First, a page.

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Helping an individual with Alzheimers to sustain longer, deeper sleep can result in physical health gains and improvement of daytime symptoms that sleep loss causes, such as agitation and disorientation. In addition to treating any underlying sleep disorders that are contributing to disturbed sleep, practicing good sleep hygiene can help people with Alzheimers to sleep better. Sleep hygiene means cultivating healthy sleep habits and maintaining an environment that promotes quality sleep. Experiment with the following steps to improve sleep hygiene:

These approaches to sleep hygiene may be challenging to implement for some patients, but evidence suggests that such efforts can pay off. A study found that, compared to a control group, implementation of sleep hygiene practices, daily walks, and exposure to a lighting device resulted in a reduction in time awake at night and depression in Alzheimers patients and that these gains were sustained after six months.

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Tau: A Direct Driver Of Cognitive Decline

In the study, Dr. Grinberg and the team analyzed the brains of 13 deceased people who had Alzheimers disease, as well as those of seven deceased individuals who had not experienced clinical neurodegeneration. The researchers obtained these samples from UCSFs Neurodegenerative Disease Brain Bank.

The team found that, in comparison with healthy brains, those affected by Alzheimers disease had a high level of tau across three regions that are key to staying awake, namely the locus coeruleus, the lateral hypothalamic area, and the tuberomammillary nucleus. Not only this, but these regions had actually lost 75% of their neurons.

Its remarkable because its not just a single brain nucleus thats degenerating, but the whole wakefulness-promoting network, notes the studys lead author, Jun Oh.

Crucially, this means that the brain has no way to compensate because all of these functionally related cell types are being destroyed at the same time, Oh explains.

For further clarification, the researchers went on to conduct a postmortem analysis of brain samples from seven people who had progressive supranuclear palsy and corticobasal disease. These are two forms of dementia that are characterized specifically by the overaccumulation of tau protein.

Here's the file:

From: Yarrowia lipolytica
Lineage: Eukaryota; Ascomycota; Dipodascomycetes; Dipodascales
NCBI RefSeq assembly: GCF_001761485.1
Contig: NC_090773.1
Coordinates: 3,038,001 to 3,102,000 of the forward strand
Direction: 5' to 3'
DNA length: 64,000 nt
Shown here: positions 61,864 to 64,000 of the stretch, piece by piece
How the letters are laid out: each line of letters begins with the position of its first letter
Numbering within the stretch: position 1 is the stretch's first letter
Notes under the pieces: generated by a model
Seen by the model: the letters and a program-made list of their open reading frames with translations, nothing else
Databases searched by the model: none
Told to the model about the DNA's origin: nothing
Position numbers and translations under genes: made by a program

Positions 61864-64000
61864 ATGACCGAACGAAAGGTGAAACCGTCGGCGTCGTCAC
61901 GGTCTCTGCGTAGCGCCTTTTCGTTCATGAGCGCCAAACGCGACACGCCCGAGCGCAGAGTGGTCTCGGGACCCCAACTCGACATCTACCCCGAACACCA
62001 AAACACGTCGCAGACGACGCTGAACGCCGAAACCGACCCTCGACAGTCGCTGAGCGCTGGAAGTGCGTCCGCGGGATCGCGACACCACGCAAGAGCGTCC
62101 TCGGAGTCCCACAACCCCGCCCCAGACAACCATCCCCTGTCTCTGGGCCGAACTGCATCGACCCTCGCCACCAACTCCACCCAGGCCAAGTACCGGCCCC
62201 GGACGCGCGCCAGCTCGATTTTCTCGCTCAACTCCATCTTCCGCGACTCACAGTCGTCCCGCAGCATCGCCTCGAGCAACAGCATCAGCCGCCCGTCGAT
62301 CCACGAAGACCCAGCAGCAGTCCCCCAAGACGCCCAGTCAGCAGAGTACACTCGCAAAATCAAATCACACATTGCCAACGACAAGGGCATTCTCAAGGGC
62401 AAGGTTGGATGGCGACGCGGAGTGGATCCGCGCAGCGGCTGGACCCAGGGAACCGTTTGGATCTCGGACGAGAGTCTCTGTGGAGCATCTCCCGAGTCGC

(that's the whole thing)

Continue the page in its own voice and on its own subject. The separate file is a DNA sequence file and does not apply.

In these samples, the scientists did not find the same loss of neurons in areas connected with states of wakefulness, which suggests that this destructive loss may only occur in Alzheimers disease.

Symptoms In The Later Stages Of Dementia

As dementia progresses, memory loss and difficulties with communication often become severe. In the later stages, the person is likely to neglect their own health, and require constant care and attention.

The most common symptoms of advanced dementia include:

  • memory problems people may not recognise close family and friends, or remember where they live or where they are
  • communication problems some people may eventually lose the ability to speak altogether. Using non-verbal means of communication, such as facial expressions, touch and gestures, can help
  • mobility problems many people become less able to move about unaided. Some may eventually become unable to walk and require a wheelchair or be confined to bed
  • behavioural problems a significant number of people will develop what are known as “behavioural and psychological symptoms of dementia”. These may include increased agitation, depressive symptoms, anxiety, wandering, aggression, or sometimes hallucinations
  • bladder incontinence is common in the later stages of dementia, and some people will also experience bowel incontinence
  • appetite and weight loss problems are both common in advanced dementia. Many people have trouble eating or swallowing, and this can lead to choking, chest infections and other problems. Alzheimer’s Society has a useful factsheet on eating and drinking

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Managing Sleep Disorders In Lewy Body Dementia

Sleep problems may increase confusion and behavioral problems in people with LBD and add to a caregiver’s burden. A physician can order a sleep study to identify any underlying sleep disorders such as sleep apnea, restless leg syndrome, and REM sleep behavior disorder.

REM sleep behavior disorder, a common LBD symptom, involves acting out one’s dreams, leading to lost sleep and even injuries to individuals and their sleep partners. Clonazepam, a drug used to control seizures and relieve panic attacks, is often effective for the disorder at very low dosages. However, it can have side effects such as dizziness, unsteadiness, and problems with thinking. Melatonin, a naturally occurring hormone used to treat insomnia, may also offer some benefit when taken alone or with clonazepam.